of euthanasia also use the “slippery slope” argument to speak against
euthanasia (Leo 22). This argument claims that once euthanasia becomes
acceptable for the terminally ill, it would become acceptable for the less
seriously ill, the handicapped, the mentally retarded, and the elderly. The
opponents fear that it would get out of hand, and unjustified deaths would be
uncontrollable. This view, like the previous one, is too blindly exaggerated. It
is for these reasons why laws must be strengthen to ensure the right of
euthanasia, not to omit euthanasia, completely, The laws that protect the
people’s right to euthanasia will, at the same time, protect the people’s
right from euthanasia. It is not about getting rid of the unwanted people of
society, but it is about a necessity of choices for people who need choices,
such as the terminally ill. Thus, it is necessary to have euthanasia legalized.
This would allow competent patients to decide for themselves how they prefer to
be treated. They could decide for themselves whether they prefer to either fight
their illnesses with painful treatments or to end their suffering by euthanasia.
Patients like Peter Cinque would not have to be forced to suffer. They would be
allowed to determine their own destiny and worth. More important so, terminally
ill patients could have an alternative choice available to them when their pain
is becoming unbearable. The point is that they should be allowed to decide for
themselves, when they are conscious or are incapable of deciding for themselves.
Then their families and doctors can decide on their behalf. The opponents of
euthanasia suggest that instead of having to legalize euthanasia, better pain
relief would make euthanasia unnecessary (Peterson 19). However, the fact is
that pain is not the only reason why people seek euthanasia. Many incapable
patients fear the lost of control of their bodily functions. They are
overwhelmed by the feeling of hopelessness and mental anguish. Thus, reducing
the pain alone cannot solve the problem. Other opponents of the legalization of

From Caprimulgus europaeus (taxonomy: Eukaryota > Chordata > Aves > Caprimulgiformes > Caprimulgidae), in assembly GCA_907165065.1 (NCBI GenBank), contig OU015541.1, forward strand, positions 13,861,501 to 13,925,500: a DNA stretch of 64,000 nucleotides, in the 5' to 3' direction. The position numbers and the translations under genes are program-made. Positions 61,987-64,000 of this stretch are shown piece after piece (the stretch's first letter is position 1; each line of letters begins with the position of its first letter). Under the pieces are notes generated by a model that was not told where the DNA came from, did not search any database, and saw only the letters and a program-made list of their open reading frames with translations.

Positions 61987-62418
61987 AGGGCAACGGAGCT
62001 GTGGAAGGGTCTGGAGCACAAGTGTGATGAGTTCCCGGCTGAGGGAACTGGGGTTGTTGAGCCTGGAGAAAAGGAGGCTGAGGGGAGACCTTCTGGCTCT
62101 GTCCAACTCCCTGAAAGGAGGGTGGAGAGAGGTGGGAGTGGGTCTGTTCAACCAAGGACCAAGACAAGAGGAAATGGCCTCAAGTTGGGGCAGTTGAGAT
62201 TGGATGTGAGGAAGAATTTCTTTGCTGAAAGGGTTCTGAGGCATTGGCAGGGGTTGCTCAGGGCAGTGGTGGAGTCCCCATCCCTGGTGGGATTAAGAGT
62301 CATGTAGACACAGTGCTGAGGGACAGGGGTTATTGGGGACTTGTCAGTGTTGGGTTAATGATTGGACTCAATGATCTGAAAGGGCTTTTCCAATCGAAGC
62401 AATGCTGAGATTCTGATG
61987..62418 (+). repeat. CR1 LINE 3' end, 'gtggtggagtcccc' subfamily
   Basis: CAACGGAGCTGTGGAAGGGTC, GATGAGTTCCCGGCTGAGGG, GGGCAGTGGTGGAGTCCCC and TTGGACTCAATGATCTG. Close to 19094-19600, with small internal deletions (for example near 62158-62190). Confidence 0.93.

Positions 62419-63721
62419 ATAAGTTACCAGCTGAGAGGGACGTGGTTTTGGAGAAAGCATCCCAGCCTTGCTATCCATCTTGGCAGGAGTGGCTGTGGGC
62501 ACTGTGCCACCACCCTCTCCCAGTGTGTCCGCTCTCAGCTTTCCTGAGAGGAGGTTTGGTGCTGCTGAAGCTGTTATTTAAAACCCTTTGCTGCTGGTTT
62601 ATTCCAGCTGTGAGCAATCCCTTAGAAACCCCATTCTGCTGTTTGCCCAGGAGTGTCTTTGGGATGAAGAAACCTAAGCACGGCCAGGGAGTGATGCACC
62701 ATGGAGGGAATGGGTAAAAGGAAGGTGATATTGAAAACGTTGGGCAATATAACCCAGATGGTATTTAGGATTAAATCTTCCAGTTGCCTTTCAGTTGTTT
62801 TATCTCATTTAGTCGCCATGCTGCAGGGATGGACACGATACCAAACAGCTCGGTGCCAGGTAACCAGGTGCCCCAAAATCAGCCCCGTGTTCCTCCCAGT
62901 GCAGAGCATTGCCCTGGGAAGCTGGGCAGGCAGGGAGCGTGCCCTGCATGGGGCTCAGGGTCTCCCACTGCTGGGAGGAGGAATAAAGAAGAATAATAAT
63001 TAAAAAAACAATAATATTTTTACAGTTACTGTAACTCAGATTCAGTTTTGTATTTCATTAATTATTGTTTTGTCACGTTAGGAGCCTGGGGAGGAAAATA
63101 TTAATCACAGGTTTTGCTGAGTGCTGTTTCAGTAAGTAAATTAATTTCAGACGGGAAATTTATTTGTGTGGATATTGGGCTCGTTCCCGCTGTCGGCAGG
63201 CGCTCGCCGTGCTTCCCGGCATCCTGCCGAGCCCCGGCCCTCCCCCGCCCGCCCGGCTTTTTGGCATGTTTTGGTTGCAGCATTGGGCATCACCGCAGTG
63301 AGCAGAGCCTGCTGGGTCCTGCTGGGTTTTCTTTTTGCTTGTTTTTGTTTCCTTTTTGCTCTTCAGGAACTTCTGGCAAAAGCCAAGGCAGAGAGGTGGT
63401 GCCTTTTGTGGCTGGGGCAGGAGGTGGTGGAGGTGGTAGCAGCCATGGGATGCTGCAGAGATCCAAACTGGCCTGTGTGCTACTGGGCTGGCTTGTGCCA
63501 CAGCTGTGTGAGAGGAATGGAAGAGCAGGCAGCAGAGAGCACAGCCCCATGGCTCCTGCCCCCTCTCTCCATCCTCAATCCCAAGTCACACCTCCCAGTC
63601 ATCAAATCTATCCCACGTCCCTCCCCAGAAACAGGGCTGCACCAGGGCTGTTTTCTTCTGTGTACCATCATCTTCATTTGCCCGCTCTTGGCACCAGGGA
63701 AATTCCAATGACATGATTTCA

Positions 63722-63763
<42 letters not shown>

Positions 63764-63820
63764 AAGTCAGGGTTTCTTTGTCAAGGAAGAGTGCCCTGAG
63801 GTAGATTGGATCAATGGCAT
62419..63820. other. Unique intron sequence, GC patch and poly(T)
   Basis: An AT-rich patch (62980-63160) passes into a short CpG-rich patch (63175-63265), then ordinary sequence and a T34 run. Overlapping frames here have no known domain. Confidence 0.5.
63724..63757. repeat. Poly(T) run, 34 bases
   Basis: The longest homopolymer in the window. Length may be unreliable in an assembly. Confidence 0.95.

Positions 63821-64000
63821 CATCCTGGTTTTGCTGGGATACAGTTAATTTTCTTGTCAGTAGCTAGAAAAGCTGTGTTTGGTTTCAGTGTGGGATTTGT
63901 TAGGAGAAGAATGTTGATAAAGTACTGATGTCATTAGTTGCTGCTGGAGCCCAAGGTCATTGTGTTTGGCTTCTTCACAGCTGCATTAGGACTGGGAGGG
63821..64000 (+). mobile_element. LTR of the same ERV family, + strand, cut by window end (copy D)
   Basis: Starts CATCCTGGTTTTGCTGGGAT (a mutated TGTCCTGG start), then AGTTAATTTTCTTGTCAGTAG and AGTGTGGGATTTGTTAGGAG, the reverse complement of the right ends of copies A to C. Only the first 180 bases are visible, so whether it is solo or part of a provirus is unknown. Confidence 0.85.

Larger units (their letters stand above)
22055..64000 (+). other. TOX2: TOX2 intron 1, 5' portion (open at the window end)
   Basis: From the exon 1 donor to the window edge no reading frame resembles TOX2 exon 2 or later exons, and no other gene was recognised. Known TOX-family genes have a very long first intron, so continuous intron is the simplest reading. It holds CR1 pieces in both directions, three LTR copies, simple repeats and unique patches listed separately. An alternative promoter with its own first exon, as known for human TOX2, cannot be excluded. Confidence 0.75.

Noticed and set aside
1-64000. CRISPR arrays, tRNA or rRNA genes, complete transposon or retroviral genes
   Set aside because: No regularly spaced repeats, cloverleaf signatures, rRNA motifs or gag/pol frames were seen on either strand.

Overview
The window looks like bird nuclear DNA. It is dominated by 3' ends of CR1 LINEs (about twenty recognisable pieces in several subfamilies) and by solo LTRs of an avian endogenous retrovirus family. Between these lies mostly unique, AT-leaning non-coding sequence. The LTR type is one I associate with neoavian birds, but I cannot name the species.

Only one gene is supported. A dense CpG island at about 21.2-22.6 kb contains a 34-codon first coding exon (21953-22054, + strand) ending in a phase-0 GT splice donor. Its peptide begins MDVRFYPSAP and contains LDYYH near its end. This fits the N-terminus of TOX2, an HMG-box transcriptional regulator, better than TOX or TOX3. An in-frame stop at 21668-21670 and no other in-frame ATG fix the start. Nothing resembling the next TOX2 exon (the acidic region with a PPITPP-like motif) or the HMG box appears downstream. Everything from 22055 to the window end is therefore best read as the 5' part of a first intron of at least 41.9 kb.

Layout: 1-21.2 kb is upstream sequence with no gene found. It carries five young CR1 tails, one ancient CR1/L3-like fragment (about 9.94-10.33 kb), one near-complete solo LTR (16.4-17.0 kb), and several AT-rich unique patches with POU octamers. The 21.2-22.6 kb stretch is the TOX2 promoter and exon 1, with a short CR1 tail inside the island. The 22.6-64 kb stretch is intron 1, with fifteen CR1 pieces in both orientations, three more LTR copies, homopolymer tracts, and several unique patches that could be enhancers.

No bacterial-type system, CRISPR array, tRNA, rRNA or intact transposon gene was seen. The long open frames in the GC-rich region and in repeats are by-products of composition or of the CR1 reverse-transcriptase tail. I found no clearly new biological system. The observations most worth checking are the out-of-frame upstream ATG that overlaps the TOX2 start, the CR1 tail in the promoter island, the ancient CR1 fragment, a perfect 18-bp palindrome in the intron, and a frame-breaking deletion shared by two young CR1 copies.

euthanasia suggest moving all terminally ill patients into a hospice where they
can be cared for (Schofield 28). In a hospice, patients are visited, read to,
and kept in constant contact with loving people. Doctors can care for the
medical need of the patients and attempt to keep pain at a minimum. The
opponents claim that a hospice would also make euthanasia unnecessary. Sure,
this plan will benefit those who do not want to go through euthanasia, but what
about those who do?. Patients will still be totally dependent on others and
forced to prolong their suffering. There are always those who would rather die
than be totally dependant on others. Why not just let them die to end their pain
and suffering, and why not just let them die peacefully with dignity?. When
euthanasia is legalized, terminally ill patients will have the choice to end
their suffering and die with dignity. Those who wish to go through euthanasia
will not have this right denied to them. They are free to judge their wom lives
and free to exercise their right of self-determination. When euthanasia is
legalized, patients will not be forced to have their pain prolonged due to court
hearing or due to hospital bureaucracies. Lpatients do not have to feel that
they are at the mercy of thers. Furthermore, doctors will be free from the
burden of providing medical care to patients who are hopelessly ill, especially
patients who wish to discontinue painfull treatments. Yet, legalizing euthanasia
does not mean that society would force pople to die when they are incapable or
when they get old. People would simply be granted an alternative choice other
than having to go trough prolonged and painful treatment. It is now clear that
euthanasia is a right that cannot be denied to people. But in order to ensure
that this right is not denied to people, our legislatures must take action. They
must provide concrete laws to ensure that terminally ill patients have the ritht
to choose. They must provide concrete guidelines for medical authorties to act
upon. Moreover, we as citizems need to urge our legislatures to strengthen the
laws to support euthanasia. We must stand together and speak out to let them
know that a right cannot be denied to us. We need to have euthanasia legalized
so that we have this choice available to us when needed. And for those who are
hopelessly ill, legalizing euthanasia will allow them to end their suffering and
die with dignity.

BibliographyAsimov, Isaac. “No Mercy.” Euthanasia: Opposing Viewpoints. Ed. Neal
Bernards. San Diego: Greenhaven Press, 1989. 62. Battin, Margaret Pabst.
“Euthanasia Is Ethical.” Euthanasia: Opposing Viewpoints. Ed. Neal Bernards.
San Diego: Greenhaven Press, 1989. 17-23. Bernardin, Cardinal Joseph.
“Protecting Life.” Euthanasia: Opposing Viewpoints. Ed. Neal Bernards. San
Diego: Greenhaven Press, 1989. 70. Leo, John. “Assisted Suicide’s Slippery
Slope.” U.S. News and World Report 16 May 1994: 22. Ogg, Elizabeth.
“Euthanasia Should Be Legalized.” Euthanasia: Opposing Viewpoints. Ed. Neal
Bernards. San Diego: Greenhaven Press, 1989. 61. Peterson, Lynn. “Would Better
Pain Relief Make ‘Elective Pain’ Unthinkable?” Washington Post 12 July
1994: 19. Schepens, Ph. “Law of the Jungle.” Euthanasia: Opposing
Viewpoints. Ed. Neal Bernards. San Diego: Greenhaven Press, 1989. 26. Schofield,
Joyce Ann. “Euthanasia Is Unethical.” Euthanasia: Opposing Viewpoints. Ed.
Neal Bernards. San Diego: Greenhaven Press, 1898. 28.